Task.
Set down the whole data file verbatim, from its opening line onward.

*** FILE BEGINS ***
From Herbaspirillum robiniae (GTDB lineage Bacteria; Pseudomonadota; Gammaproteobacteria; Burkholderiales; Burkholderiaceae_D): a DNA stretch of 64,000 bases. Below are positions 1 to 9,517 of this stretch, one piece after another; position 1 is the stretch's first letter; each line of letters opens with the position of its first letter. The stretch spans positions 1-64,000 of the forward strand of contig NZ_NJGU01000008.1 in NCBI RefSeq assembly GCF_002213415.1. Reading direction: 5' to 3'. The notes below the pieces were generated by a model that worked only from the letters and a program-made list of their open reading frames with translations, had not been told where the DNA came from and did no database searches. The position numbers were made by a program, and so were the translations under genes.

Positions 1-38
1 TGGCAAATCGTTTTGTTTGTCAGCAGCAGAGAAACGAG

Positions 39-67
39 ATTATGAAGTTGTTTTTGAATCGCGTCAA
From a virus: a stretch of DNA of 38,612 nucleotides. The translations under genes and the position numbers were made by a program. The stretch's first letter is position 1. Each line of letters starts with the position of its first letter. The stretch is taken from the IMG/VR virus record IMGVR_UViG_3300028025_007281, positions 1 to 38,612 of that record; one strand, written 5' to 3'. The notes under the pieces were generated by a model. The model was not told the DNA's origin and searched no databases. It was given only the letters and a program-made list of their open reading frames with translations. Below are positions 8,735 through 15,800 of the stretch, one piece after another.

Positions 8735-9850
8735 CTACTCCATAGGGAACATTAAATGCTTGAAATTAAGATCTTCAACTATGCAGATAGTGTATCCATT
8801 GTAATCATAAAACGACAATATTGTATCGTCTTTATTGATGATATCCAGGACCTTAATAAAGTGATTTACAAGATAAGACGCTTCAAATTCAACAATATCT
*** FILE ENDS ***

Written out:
From Herbaspirillum robiniae (GTDB lineage Bacteria; Pseudomonadota; Gammaproteobacteria; Burkholderiales; Burkholderiaceae_D): a DNA stretch of 64,000 bases. Below are positions 1 to 9,517 of this stretch, one piece after another; position 1 is the stretch's first letter; each line of letters opens with the position of its first letter. The stretch spans positions 1-64,000 of the forward strand of contig NZ_NJGU01000008.1 in NCBI RefSeq assembly GCF_002213415.1. Reading direction: 5' to 3'. The notes below the pieces were generated by a model that worked only from the letters and a program-made list of their open reading frames with translations, had not been told where the DNA came from and did no database searches. The position numbers were made by a program, and so were the translations under genes.

Positions 1-38
1 TGGCAAATCGTTTTGTTTGTCAGCAGCAGAGAAACGAG

Positions 39-67
39 ATTATGAAGTTGTTTTTGAATCGCGTCAA
From a virus: a stretch of DNA of 38,612 nucleotides. The translations under genes and the position numbers were made by a program. The stretch's first letter is position 1. Each line of letters starts with the position of its first letter. The stretch is taken from the IMG/VR virus record IMGVR_UViG_3300028025_007281, positions 1 to 38,612 of that record; one strand, written 5' to 3'. The notes under the pieces were generated by a model. The model was not told the DNA's origin and searched no databases. It was given only the letters and a program-made list of their open reading frames with translations. Below are positions 8,735 through 15,800 of the stretch, one piece after another.

Positions 8735-9850
8735 CTACTCCATAGGGAACATTAAATGCTTGAAATTAAGATCTTCAACTATGCAGATAGTGTATCCATT
8801 GTAATCATAAAACGACAATATTGTATCGTCTTTATTGATGATATCCAGGACCTTAATAAAGTGATTTACAAGATAAGACGCTTCAAATTCAACAATATCT